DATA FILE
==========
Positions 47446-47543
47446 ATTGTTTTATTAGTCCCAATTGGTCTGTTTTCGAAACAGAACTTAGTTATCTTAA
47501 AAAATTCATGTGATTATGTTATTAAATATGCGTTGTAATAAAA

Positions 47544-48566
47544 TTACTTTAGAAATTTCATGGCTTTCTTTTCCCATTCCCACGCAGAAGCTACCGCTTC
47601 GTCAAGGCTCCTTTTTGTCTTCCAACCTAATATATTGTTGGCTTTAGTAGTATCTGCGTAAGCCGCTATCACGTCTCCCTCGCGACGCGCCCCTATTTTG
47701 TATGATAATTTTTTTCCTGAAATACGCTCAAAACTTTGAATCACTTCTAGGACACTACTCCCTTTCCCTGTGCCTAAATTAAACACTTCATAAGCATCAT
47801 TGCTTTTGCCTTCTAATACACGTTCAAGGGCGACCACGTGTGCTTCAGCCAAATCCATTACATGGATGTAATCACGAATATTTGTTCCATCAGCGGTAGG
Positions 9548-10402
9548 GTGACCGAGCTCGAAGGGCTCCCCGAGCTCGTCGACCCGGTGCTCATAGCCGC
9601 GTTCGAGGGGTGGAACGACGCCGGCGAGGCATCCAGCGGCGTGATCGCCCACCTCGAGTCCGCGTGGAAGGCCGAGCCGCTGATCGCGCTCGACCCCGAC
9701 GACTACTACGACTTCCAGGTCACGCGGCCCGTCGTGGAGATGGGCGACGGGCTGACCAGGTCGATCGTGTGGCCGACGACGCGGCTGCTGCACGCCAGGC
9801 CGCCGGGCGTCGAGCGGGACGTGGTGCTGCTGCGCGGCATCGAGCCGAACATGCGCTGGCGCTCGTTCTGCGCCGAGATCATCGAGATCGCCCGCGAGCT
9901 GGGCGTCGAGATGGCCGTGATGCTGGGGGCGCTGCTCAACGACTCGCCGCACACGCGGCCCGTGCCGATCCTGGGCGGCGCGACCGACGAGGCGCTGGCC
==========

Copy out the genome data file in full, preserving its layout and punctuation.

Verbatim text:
Positions 47446-47543
47446 ATTGTTTTATTAGTCCCAATTGGTCTGTTTTCGAAACAGAACTTAGTTATCTTAA
47501 AAAATTCATGTGATTATGTTATTAAATATGCGTTGTAATAAAA

Positions 47544-48566
47544 TTACTTTAGAAATTTCATGGCTTTCTTTTCCCATTCCCACGCAGAAGCTACCGCTTC
47601 GTCAAGGCTCCTTTTTGTCTTCCAACCTAATATATTGTTGGCTTTAGTAGTATCTGCGTAAGCCGCTATCACGTCTCCCTCGCGACGCGCCCCTATTTTG
47701 TATGATAATTTTTTTCCTGAAATACGCTCAAAACTTTGAATCACTTCTAGGACACTACTCCCTTTCCCTGTGCCTAAATTAAACACTTCATAAGCATCAT
47801 TGCTTTTGCCTTCTAATACACGTTCAAGGGCGACCACGTGTGCTTCAGCCAAATCCATTACATGGATGTAATCACGAATATTTGTTCCATCAGCGGTAGG
Positions 9548-10402
9548 GTGACCGAGCTCGAAGGGCTCCCCGAGCTCGTCGACCCGGTGCTCATAGCCGC
9601 GTTCGAGGGGTGGAACGACGCCGGCGAGGCATCCAGCGGCGTGATCGCCCACCTCGAGTCCGCGTGGAAGGCCGAGCCGCTGATCGCGCTCGACCCCGAC
9701 GACTACTACGACTTCCAGGTCACGCGGCCCGTCGTGGAGATGGGCGACGGGCTGACCAGGTCGATCGTGTGGCCGACGACGCGGCTGCTGCACGCCAGGC
9801 CGCCGGGCGTCGAGCGGGACGTGGTGCTGCTGCGCGGCATCGAGCCGAACATGCGCTGGCGCTCGTTCTGCGCCGAGATCATCGAGATCGCCCGCGAGCT
9901 GGGCGTCGAGATGGCCGTGATGCTGGGGGCGCTGCTCAACGACTCGCCGCACACGCGGCCCGTGCCGATCCTGGGCGGCGCGACCGACGAGGCGCTGGCC